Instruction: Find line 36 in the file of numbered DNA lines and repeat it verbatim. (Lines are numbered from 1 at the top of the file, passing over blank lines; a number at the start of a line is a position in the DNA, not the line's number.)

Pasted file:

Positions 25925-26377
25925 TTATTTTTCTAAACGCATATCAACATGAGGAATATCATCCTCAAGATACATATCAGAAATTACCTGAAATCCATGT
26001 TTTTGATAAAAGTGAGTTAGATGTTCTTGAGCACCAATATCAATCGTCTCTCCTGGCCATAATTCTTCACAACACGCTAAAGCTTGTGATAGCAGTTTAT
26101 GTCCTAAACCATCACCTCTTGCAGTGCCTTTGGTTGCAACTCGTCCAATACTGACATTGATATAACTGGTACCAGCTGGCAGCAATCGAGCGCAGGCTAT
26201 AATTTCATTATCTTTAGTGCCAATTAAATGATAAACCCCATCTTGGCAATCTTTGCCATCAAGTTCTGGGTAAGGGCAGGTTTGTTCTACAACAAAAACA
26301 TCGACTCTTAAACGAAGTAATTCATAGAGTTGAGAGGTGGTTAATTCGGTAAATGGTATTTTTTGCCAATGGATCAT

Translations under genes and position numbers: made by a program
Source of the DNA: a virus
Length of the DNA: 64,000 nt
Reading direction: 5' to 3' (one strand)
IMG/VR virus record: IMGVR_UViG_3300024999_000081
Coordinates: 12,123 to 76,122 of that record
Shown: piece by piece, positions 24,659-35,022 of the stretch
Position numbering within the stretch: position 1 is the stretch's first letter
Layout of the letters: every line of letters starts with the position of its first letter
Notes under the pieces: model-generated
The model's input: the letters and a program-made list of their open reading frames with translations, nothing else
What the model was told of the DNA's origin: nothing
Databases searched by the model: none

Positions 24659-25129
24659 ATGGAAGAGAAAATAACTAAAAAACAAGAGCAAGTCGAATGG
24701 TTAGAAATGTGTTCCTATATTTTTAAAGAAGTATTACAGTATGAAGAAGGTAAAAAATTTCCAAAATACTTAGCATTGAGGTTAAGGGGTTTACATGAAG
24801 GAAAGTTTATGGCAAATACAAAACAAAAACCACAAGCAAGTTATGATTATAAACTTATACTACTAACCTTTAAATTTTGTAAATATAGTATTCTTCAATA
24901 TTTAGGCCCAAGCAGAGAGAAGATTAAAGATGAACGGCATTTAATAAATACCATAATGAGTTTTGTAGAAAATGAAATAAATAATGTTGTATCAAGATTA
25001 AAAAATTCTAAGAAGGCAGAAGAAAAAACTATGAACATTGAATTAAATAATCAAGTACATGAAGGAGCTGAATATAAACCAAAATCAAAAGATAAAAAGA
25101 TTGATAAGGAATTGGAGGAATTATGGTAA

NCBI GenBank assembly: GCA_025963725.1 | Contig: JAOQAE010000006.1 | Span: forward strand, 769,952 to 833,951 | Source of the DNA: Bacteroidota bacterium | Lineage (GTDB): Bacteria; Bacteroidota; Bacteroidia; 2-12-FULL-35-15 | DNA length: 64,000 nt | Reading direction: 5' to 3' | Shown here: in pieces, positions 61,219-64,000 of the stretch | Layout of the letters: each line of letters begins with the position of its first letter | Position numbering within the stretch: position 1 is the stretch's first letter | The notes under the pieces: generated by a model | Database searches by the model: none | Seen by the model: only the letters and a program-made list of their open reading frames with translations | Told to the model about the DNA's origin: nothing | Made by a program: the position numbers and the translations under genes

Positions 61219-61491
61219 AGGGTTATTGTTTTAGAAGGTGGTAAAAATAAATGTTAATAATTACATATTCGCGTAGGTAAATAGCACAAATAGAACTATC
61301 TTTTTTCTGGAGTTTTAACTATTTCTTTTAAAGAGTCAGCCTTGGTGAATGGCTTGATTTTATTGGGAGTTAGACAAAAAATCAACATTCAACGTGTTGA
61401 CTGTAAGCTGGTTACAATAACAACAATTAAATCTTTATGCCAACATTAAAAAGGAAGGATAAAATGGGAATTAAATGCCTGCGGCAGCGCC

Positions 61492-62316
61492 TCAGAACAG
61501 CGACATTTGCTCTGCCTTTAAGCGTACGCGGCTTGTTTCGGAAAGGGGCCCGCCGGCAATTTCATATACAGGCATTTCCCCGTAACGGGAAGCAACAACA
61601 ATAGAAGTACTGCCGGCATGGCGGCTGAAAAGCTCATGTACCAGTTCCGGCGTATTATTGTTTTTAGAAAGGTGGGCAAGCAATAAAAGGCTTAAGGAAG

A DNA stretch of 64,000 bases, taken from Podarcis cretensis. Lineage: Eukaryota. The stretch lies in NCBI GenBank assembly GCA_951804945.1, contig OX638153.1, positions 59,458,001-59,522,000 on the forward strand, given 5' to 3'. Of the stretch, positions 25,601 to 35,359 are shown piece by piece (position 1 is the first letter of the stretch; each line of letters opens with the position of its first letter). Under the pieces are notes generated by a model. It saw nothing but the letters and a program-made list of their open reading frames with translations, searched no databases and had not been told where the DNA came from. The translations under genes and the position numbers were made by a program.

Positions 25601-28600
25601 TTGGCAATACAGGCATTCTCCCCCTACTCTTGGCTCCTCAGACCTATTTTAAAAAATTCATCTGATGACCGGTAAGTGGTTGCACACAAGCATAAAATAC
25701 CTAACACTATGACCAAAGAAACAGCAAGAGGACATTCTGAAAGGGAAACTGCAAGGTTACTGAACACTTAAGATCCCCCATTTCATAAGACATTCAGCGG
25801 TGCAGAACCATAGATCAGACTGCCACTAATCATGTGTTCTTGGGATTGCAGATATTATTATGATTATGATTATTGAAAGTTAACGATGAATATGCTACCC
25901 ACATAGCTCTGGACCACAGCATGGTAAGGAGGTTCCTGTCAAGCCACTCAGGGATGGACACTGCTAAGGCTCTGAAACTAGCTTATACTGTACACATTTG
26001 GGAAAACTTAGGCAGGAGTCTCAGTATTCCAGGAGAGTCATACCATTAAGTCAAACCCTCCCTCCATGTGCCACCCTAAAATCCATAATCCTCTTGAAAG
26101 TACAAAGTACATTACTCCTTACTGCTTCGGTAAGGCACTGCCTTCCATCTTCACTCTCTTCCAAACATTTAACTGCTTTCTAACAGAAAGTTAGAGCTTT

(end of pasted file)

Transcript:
A DNA stretch of 64,000 bases, taken from Podarcis cretensis. Lineage: Eukaryota. The stretch lies in NCBI GenBank assembly GCA_951804945.1, contig OX638153.1, positions 59,458,001-59,522,000 on the forward strand, given 5' to 3'. Of the stretch, positions 25,601 to 35,359 are shown piece by piece (position 1 is the first letter of the stretch; each line of letters opens with the position of its first letter). Under the pieces are notes generated by a model. It saw nothing but the letters and a program-made list of their open reading frames with translations, searched no databases and had not been told where the DNA came from. The translations under genes and the position numbers were made by a program.